Collins rules out ME governor's bid, will stay in Senate

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U.S. Senator Susan Collins of ME, a moderate Republican who helped block her party's efforts to repeal the Affordable Care Act this year, said she planned to remain in her current office rather than run for governor.

But Friday, McConnell says Collins' decision to pass on a gubernatorial run is a good one. As one of the few moderates in a closely divided Senate, she is often a swing vote, and, as she demonstrated during the health care debate, she can often influence the outcome of important legislation.

Collins told a group of business leaders in Rockland, on Maine's midcoast, that she believed she could accomplish more for the state in her current role.

Notwithstanding the fact that numerous reports indicated that there were elements of becoming Governor of ME that appealed to her, it's not entirely surprising that Collins made a decision to stay in the Senate and to seek re-election. She said she was "forever grateful" for her increasing support from ME residents. As such, some of her Democratic colleagues went public with their hopes that she wouldn't make the jump back into state-level politics, like North Dakota Senator Heidi Heitkamp. She ran for governor in 1994, losing to King.

Collins and LePage mark out the two poles of the state's Republican party, with the senator routinely working with Democrats in Washington while the governor has regularly fought with his rivals in the state capital Augusta.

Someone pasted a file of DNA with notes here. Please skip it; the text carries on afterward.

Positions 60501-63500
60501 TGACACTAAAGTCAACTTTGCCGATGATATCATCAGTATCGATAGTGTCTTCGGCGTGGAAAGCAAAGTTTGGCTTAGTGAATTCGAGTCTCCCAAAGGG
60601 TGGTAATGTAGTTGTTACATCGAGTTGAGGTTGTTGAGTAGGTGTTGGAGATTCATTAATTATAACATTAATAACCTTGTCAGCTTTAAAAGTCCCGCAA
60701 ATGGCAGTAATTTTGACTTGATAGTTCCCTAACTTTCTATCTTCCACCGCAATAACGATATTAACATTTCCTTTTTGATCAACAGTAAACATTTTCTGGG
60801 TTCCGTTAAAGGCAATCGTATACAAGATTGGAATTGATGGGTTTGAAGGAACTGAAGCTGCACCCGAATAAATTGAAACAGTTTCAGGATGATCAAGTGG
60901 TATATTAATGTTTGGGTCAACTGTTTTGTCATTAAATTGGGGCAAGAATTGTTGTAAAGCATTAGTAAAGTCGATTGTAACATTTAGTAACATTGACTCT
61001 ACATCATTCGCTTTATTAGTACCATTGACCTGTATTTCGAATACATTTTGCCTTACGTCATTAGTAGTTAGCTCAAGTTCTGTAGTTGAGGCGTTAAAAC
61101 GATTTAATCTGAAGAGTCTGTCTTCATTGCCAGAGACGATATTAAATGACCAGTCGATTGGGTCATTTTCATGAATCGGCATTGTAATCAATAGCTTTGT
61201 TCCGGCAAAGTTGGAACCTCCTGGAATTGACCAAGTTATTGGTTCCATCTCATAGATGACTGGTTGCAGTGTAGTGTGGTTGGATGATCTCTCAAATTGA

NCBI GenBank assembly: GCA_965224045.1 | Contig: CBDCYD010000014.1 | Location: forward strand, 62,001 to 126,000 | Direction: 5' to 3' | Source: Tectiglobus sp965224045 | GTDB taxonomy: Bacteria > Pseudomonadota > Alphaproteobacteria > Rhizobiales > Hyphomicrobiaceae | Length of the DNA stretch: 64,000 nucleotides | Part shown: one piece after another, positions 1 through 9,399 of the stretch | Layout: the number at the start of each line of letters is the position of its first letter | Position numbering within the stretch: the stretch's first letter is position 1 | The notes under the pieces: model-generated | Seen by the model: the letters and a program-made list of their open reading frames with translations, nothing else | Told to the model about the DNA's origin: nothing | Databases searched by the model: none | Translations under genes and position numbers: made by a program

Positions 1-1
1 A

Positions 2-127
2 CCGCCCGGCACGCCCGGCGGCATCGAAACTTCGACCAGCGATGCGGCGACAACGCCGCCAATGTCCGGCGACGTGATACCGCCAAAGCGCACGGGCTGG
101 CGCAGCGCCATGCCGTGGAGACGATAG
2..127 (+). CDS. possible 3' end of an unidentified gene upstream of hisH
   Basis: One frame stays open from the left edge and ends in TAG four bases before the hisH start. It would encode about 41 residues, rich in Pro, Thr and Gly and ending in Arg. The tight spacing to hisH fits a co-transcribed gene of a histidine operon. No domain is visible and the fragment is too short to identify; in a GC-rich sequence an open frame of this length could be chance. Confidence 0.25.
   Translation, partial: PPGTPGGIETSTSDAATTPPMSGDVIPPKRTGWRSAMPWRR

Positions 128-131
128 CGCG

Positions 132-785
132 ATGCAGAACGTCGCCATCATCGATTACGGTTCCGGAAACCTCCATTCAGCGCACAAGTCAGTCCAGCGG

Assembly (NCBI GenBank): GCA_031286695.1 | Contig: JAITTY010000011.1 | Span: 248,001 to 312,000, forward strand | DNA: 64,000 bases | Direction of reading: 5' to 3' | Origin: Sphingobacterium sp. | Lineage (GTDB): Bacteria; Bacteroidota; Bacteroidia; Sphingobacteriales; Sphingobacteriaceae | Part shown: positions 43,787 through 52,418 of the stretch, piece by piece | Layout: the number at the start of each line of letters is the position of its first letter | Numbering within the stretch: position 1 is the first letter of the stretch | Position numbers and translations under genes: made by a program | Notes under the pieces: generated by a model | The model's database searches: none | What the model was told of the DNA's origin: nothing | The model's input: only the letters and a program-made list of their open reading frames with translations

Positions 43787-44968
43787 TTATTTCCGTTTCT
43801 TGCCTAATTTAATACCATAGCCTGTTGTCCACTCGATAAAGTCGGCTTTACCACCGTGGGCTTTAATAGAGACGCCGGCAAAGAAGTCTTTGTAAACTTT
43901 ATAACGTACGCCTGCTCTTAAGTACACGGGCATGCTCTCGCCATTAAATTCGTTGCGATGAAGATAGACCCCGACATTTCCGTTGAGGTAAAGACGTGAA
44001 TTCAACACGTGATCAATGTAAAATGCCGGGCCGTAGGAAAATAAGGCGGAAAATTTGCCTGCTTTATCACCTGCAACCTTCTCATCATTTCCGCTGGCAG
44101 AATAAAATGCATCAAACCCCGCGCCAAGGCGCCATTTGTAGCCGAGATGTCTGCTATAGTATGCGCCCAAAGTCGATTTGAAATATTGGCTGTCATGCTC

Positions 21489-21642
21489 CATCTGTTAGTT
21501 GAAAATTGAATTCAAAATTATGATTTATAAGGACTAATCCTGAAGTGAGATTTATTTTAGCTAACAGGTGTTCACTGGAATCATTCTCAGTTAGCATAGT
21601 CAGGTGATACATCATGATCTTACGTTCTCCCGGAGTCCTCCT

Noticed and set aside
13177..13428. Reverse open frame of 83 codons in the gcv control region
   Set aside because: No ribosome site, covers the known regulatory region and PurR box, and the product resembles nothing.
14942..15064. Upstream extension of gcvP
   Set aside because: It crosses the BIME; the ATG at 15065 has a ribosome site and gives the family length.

Collins has been in the Senate since 1996 and is in her fourth six-year term.

She would have joined a crowded field in the race for governor to replace two-term Republican Gov. Paul LePage, who can not run again because of term limits, and her decision will likely free more gubernatorial candidates who have been waiting on the sidelines to enter the race.

Independents are a powerful force in ME politics, with Collins' Senate counterpart, Angus King, one of only two independents in the chamber. Since Mr. Trump became president, she has voted less often with her party than any other Republican senator.

The 64-year-old Collins plans to announce her decision on Friday at an event in Rockport.

Maine's Governor's office is next up for election in 2018, and a run for that office would have actually been Collins's second attempt at the job.

"And I have concluded that the best way that I can contribute to these priorities is to remain a member of the United States Senate", she added.

Collins also criticized President Donald Trump's move this week to end cost-sharing reduction payments to health insurers, one of the subsidies that helps tamp down premiums for Americans buying their health insurance on the individual market.